Original Mountain Marathon - Day 1

After a 7 hr journey on Friday afternoon we arrived at the Lowther Hills (Galloway / South Lanarkshire) for the 40th Original Mountain Marathon. The pre-event camping field was less than impressive being full of liquid sheep shit which got everywhere but other than that was a good event centre with all the facilities close by. For those not familiar with the format of the OMM it is the biggest Mountain Marathon in the calendar (about 3,000 people in total) and involves teams of two to run/walk across mountainous terrain self navigating to each checkpoint (no paths!) with the aid of map and compass. Over the two days each team has to be self sufficient with a remote overnight camp with basic facilities (i.e. portaloos and a stream for drinking water) so all kit has to be carried. This year we were entered in the Medium Score class which involves 6hrs on Day 1 and 5hrs Day 2 to find as many controls as possible.

Although we woke up on Saturday morning with plenty of time me and Steve (my team mate) were a bit casual eating breakfast at the food stand so had to rush getting ready. I ended up cramming in as much food as possible, not for any strategic purpose - was just plain greediness! A sausage and egg bap with a large bowl of museli to follow! With just a few minutes before we got to the pre start I went to find a quiet spot for a wee and managed to get back just in time but my partner was not there! With loads of people milling around the start area I couldn't find him anywhere - thankfully we found each other with seconds to spare. As is usual with these things we were only a few metres away from each other all along! As we were about to start it was still dry, but with a cold wind beginning to blow and the cloud level was very low so navigation was going to become an issue once in the hills.
Me (second from right) and Steve (far right) planning our route...
We got our maps and quickly began to plot a possible route. We were mindful of not being over ambitious as we had been in the RAB last month so made sure we kept things simple. We decided to go for the obvious control about 1.5km from the start and I decided to go for a fairly direct route up hill before hitting a track. Just after we started the first ascent we hit a lot of heather which was strength sapping. I don't think Steve was that impressed as he had wanted to keep to the track all the way up. I was clearly feeling ok as I kept pulling away from Steve and having to wait for him to catch up. Having said that I'm a strong ascender while Steve is better at descending. I was still worried about his fitness as his rib injury at the RAB last month had prevented him doing any training, followed by a cold a couple of weeks ago. We hit the track ok and began to follow it along for the remainder of the ascent. At around this point the fog was becoming quite thick with visibility quite poor. It was also very windy so had to put my cagoule on. Just before we were about to turn off I caught a glimpse of a control down in a small valley that looked like it could have been ours but Steve reckoned otherwise and I wasn't 100% convinced either. We turned off a little afterwards when it became obvious the control was not where we expected. We had a quick debate and then decided the control I saw must have been the one we were looking for all the time. It wasn't a major error - we probably lost 3-4 minutes which wasn't a lot considering the poor visibility.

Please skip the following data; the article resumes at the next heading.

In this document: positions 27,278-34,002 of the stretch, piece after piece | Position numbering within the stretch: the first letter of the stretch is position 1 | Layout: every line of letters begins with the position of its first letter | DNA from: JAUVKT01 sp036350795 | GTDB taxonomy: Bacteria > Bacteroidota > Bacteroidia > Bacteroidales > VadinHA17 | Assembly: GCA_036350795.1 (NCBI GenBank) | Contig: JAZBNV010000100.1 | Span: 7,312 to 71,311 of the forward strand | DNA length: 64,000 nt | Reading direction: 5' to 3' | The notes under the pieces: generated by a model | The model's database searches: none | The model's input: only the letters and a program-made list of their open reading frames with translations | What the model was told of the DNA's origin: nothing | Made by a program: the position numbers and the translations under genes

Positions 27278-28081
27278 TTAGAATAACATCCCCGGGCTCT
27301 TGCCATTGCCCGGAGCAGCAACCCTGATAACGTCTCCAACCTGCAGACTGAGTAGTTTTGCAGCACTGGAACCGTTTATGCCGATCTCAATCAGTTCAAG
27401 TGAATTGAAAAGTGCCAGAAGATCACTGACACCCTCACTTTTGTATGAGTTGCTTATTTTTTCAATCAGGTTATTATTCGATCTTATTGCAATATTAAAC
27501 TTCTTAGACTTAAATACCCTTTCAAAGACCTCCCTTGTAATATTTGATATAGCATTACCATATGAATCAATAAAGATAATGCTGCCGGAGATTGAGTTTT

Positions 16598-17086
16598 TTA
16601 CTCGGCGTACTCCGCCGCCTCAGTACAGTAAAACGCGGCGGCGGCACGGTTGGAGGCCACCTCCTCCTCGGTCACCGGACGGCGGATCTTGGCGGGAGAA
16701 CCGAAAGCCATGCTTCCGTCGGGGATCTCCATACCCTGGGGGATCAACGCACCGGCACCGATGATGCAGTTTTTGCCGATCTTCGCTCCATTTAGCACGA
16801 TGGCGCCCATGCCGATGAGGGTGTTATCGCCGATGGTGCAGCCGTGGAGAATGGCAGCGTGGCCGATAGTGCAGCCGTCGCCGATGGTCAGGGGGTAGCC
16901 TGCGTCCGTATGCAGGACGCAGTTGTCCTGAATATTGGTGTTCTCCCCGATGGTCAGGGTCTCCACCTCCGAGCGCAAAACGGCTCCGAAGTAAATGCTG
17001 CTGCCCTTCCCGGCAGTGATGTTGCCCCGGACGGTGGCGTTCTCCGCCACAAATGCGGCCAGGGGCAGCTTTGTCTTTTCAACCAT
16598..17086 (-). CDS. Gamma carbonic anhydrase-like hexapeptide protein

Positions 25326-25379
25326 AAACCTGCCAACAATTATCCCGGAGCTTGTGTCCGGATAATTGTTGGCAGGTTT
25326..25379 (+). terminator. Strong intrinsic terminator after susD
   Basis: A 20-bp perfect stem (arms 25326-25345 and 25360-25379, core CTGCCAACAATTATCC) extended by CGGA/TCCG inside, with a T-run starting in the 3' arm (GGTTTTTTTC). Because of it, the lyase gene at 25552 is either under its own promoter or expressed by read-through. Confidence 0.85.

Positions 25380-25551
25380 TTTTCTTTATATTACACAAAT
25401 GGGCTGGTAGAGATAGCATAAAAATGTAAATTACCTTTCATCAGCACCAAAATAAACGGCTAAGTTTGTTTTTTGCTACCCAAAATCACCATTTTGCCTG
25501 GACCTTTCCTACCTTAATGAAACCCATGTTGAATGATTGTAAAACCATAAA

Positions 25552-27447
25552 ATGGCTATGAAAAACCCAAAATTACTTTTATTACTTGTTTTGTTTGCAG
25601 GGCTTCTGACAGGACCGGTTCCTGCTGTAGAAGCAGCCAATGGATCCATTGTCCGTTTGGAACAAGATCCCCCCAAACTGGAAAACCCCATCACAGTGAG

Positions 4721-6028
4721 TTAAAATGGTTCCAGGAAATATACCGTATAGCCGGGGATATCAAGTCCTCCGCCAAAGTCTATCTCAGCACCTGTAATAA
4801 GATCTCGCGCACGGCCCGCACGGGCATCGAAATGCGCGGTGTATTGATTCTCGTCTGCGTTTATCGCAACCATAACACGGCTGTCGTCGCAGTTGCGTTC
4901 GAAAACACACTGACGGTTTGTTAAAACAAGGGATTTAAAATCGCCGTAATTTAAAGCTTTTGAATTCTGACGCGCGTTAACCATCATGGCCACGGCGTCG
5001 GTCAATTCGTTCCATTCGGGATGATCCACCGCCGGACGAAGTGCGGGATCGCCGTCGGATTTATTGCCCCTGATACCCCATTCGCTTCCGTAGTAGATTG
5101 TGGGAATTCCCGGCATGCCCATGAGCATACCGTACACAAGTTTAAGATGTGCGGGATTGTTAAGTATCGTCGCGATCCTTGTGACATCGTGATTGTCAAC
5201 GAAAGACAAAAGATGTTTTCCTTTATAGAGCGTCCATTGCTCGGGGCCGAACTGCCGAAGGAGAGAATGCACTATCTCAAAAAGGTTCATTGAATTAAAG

The next control to aim for was fairly obvious and we decided to contour around the fell into the control rather than go up and over. It was pretty straight forward and we ran along most of it in no time at all. As we got there there was a bloke with a professional video camera who asked us how we were getting on and I garbled some message about being good but the visibility was quite poor. After a quick debate we felt we had enough time to get another control before heading into the north eastern section of the map. Steve wanted to go due South before hitting a track but as before I favoured a more direct approach and hitting the track later - in the end I think we did something in the middle. Any of the flat bits we ran whilst walking up the strength sapping hills. The visibility was now becoming extremely tricky as the visibility was no more than 50 metres in places over complex terrain. We hit the track without any problem and followed it along before turning off and into the control. We ended up a touch too low, but it became obvious and we only lost a minute or so in the murk.